What Carreño lacks in traditional qualifications, he makes up for in intangibles that no experience can hone and no MBA can confer: a headline-grabbing name, a sterling reputation as a teacher and a performer, and seemingly universal good will. In one masterstroke, Ballet San Jose got an artistic director, coast-to-coast press and enviable connections. The mere announcement of Carreño’s appointment was like a shot of adrenaline: high-profile Silicon Valley names joined the board, donations skyrocketed and suddenly everyone wanted to know whether BSJ would deliver on its promising new start. And for all the pressures attendant on raised expectations and closer scrutiny, the company now has a realistic hope of achieving on a high level.
Carreño has danced on the world’s biggest stages, and he wants his company to do the same. “I had an amazing experience as a dancer,” he recalled. “It was an evolution. I was learning—I was busy, I was being challenged. That is what I want them to experience; the idea of, ‘My god, this is so good.’ Being in love with what you are doing.” He takes the careers of his thirty-six young dancers very seriously, and sees their success as intertwined with his own. “Let us just be together; let us drive this company up there.”
His initial influence on the roster includes promoting Ommi (Nutnaree) Pipit-Suksun from soloist to principal; promoting Damir Emric from corps to soloist, and boosting the corps with Grace-Anne Powers of La La La Human Steps, former ABT Studio Company dancer Alison Stroming and Cuban-trained men Ihosvany Rodriguez and Walter Garcia. (One dancer from last year was not renewed, and eight elected not to return.) “It is a very young company, and I feel everybody has the drive of learning, that hunger,” he said. Carreño puts a premium on that passion for growth, and he will reward it by working as hard, or harder, than any of the dancers to help them succeed.
“All this rep that I am bringing this year is so different. I think that is going to be amazing for them. What can be better for a dancer than to have that experiment, trying different things?” he mused. Following hallowed ballet tradition, he is bringing in three world-class coaches to hone their technique and performance quality: his personal coach, Loipa Araújo of the English National Ballet; former Balanchine dancer Willie Berman; and former Bolshoi dancer Azari Plisetsky, the brother of prima ballerina assoluta Maya Plisetskaya.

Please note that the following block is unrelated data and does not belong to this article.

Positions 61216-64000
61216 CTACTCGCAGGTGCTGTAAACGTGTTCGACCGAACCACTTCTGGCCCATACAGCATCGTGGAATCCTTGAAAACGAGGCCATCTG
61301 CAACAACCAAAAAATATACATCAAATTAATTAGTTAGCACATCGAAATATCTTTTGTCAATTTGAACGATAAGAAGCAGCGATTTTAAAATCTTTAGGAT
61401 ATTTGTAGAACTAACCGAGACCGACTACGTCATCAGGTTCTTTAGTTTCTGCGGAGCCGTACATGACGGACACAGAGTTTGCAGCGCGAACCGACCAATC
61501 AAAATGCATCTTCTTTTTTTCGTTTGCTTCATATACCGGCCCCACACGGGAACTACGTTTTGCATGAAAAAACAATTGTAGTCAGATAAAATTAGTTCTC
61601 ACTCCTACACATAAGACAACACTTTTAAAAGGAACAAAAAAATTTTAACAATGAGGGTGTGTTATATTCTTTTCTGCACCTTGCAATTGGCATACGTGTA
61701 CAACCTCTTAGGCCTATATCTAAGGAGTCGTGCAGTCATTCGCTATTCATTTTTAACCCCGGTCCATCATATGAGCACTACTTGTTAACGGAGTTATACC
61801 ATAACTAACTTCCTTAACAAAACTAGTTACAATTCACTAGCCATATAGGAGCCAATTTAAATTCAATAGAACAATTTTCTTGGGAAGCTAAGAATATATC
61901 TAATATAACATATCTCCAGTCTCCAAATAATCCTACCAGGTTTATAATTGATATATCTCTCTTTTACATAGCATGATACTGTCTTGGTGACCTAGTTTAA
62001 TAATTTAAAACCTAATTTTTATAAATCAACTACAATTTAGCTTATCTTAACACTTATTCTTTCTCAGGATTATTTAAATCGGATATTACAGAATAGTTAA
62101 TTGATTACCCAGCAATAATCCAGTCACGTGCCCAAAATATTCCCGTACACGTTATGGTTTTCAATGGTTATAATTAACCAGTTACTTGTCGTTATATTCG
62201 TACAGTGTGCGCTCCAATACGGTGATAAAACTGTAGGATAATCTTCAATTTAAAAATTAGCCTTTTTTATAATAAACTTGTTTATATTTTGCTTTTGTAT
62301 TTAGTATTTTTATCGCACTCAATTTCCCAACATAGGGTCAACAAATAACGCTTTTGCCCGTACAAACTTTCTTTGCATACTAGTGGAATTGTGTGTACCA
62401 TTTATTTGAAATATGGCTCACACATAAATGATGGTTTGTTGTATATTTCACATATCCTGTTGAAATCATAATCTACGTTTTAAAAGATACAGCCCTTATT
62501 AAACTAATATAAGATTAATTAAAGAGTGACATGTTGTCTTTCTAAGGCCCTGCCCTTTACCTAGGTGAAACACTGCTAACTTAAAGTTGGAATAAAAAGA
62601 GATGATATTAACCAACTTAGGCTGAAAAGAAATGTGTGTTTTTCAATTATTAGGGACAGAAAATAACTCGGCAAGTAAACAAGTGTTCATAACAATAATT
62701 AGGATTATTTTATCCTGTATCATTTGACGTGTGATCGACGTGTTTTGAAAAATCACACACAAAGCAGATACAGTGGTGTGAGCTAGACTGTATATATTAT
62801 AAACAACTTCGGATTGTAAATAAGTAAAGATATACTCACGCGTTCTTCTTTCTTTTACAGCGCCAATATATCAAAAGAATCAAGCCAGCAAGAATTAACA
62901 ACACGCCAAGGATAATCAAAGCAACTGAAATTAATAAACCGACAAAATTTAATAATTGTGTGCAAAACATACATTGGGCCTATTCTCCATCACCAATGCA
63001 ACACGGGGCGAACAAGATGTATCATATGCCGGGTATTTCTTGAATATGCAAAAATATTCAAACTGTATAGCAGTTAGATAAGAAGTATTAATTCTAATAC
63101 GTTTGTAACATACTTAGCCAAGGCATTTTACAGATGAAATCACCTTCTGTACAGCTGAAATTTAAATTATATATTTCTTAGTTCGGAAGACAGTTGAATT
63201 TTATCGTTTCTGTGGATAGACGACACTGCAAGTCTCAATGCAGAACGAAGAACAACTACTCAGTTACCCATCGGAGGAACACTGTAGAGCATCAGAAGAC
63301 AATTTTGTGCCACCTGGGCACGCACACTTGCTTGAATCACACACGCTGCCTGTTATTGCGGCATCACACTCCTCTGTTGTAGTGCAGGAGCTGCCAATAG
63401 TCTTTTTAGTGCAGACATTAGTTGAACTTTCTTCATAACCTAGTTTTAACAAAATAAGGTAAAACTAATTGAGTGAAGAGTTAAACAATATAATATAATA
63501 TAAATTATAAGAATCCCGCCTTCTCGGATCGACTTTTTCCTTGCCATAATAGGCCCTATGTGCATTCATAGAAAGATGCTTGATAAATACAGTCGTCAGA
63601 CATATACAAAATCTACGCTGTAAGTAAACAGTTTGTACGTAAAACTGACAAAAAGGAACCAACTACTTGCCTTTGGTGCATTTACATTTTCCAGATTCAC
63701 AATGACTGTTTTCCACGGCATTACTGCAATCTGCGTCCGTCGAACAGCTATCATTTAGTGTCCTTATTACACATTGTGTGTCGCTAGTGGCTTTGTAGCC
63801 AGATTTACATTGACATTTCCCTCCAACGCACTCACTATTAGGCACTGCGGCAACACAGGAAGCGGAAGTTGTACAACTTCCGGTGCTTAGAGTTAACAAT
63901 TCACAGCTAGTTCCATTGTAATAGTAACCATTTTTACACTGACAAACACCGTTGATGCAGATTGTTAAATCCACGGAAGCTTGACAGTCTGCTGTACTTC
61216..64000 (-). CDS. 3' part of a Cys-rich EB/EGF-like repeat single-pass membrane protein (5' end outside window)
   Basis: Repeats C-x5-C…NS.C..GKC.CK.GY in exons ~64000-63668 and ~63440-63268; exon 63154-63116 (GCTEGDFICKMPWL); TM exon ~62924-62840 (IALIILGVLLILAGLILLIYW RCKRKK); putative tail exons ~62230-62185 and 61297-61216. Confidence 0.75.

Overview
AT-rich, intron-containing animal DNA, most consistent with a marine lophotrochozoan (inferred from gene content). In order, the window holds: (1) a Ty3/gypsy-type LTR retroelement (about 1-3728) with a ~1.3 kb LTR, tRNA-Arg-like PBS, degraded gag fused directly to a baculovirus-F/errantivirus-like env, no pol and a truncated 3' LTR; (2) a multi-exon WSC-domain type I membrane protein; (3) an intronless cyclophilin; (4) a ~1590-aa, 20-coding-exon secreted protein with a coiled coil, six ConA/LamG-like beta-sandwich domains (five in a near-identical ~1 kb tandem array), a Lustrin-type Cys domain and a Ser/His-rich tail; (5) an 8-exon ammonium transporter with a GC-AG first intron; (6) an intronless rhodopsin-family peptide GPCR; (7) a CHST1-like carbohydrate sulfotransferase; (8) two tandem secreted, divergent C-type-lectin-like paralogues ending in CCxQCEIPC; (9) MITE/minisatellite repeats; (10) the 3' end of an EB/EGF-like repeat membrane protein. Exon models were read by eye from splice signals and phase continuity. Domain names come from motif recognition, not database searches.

Carreño’s three-year contract (generously underwritten by trustees Steve Luczo, CEO of Seagate Technologies, and his wife, Agatha—further evidence of the company’s reversal of fortune) officially started in September 2013, but as of June he was working his Rolodex to whip up the 2014 rep. His coup includes seven company premieres, with works and choreographers that are new to BSJ: Ohad Naharin’s Minus 16, Dwight Rhoden’s Evermore, Twyla Tharp’s In the Upper Room. The season also reflects a new Latin emphasis in works by the late Venezuelan Vicente Nebrada and Argentinean Jorge Amarante, plus tango-inspired pieces like Paul Taylor’s Piazzolla Caldera. Carreño has no choreographic ambitions, so he will commission new works as soon as time and budget allow.
His vision also extends to touring. “You can be really amazing, but if you want to be known, you have to travel,” he insisted. Without signed contracts, he was not able to divulge any details, but the International Ballet Festival of Havana is on his wish list, as are trips to Southern California and the East Coast. (Personally, he divides his residency between San Jose; New York, where his fiancée, ABT corps dancer Melanie Hamrick, lives; and summers in Sarasota with his festival.)
Only time will tell how far Carreño and Ballet San Jose will go together. All the pieces are in place, including the moral support of ABT artistic director Kevin McKenzie and San Francisco Ballet artistic director Helgi Tomasson, both guests of honor at November’s gala. When asked if the Bay Area has room for two high-profile ballet companies, Carreño replied, “For me, it is not either San Francisco or San Jose, it should be San Francisco and San Jose. It is amazing for the whole community.” As always, the soul of chivalry.
See Ballet San Jose this season:
PROGRAM 1: Neoclassical to Now
Fri-Sun, Feb 14–16: Serenade (George Balanchine, 1949), Glow-Stop (Jorma Elo, 2006), Minus 16 (Ohad Naharin, 1999)
PROGRAM 2: Popular Music, Transcendent Dancing
Fri-Sun, Mar 21–23: Nuestros Valses (Vicente Nebrada, 1976), Grapa Tango (Jorge Amarante, 2007), Infinity (Igal Perry, 2013), Evermore (Dwight Rhoden, 2013), Piazzolla Caldera (Paul Taylor, 1997)
PROGRAM 3: Masterworks of Movement and Theatre
Fri-Sun, May 9–11: Carmen (Roland Petit, 1949), In the Upper Room (Twyla Tharp, 1986)